A customer who purchases securities may pay for the securities in full or may borrow part of the purchase price from his or her securities firm. If you choose to borrow funds from your stockbrokerage firm, you will open a margin account with the firm. The portion of the purchase price that you must deposit is called “margin” and is your initial equity in the account. The loan from the firm is secured by the securities that are purchased for your account.
Customers generally use margin to leverage their investments and increase their purchasing power. At the same time, customers who trade securities on margin incur the potential for higher losses. As a result, there are additional risks involved with trading on margin that your broker must disclose to you. These risks include that you can lose more funds than you deposit in the margin account. Another risk is that your firm can force the sale of securities in your account or sell your securities without contacting you.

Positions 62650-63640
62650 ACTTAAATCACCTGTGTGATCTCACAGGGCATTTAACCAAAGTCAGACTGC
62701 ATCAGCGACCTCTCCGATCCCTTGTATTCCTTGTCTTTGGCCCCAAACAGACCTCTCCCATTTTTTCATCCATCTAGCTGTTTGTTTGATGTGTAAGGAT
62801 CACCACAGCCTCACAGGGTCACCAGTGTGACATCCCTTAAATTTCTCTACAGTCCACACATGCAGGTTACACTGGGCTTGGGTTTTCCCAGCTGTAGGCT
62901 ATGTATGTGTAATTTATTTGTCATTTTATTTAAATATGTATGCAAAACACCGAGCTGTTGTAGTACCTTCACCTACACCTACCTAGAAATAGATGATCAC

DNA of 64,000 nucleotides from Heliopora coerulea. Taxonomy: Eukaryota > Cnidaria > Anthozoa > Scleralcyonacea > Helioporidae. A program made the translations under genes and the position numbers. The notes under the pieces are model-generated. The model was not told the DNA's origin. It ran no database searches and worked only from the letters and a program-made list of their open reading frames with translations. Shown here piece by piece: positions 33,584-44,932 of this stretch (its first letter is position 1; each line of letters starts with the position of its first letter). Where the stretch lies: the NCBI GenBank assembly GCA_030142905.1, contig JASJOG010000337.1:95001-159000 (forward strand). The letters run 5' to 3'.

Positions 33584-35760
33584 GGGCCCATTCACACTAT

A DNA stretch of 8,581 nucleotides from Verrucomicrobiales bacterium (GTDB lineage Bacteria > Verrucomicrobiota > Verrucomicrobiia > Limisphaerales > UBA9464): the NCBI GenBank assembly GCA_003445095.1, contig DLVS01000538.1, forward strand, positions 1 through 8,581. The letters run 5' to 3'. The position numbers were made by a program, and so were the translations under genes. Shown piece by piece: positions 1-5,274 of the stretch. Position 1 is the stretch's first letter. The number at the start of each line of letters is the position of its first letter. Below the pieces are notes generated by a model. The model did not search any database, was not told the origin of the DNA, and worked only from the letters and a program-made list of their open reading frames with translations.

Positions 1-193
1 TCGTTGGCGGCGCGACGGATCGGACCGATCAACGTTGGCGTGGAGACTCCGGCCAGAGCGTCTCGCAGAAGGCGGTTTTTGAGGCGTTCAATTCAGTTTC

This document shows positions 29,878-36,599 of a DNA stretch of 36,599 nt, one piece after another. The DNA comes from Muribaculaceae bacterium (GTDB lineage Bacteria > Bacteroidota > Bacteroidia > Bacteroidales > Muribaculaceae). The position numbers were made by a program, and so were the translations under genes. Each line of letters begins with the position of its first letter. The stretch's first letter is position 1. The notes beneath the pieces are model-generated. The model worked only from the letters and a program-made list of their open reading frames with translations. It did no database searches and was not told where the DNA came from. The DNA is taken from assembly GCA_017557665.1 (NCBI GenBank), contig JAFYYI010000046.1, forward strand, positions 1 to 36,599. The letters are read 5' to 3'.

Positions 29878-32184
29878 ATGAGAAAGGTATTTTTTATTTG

If you choose to trade securities on margin you should also know that you are not entitled to an extension of time on a margin call. When the margin ratio in the account exceeds the requirements by the firm, you are susceptible to a margin call, which could force the sale of your securities. Your broker is responsible, under the law, to advise you of these risks and all others related to trading securities on margin.
If you believe that your broker failed to disclose the risks of purchasing securities on margin or you think you may have been a victim of any other type of securities fraud, you have certain rights which you should be aware of, rights which may provide you an opportunity to recover your losses from your stockbroker or brokerage firm.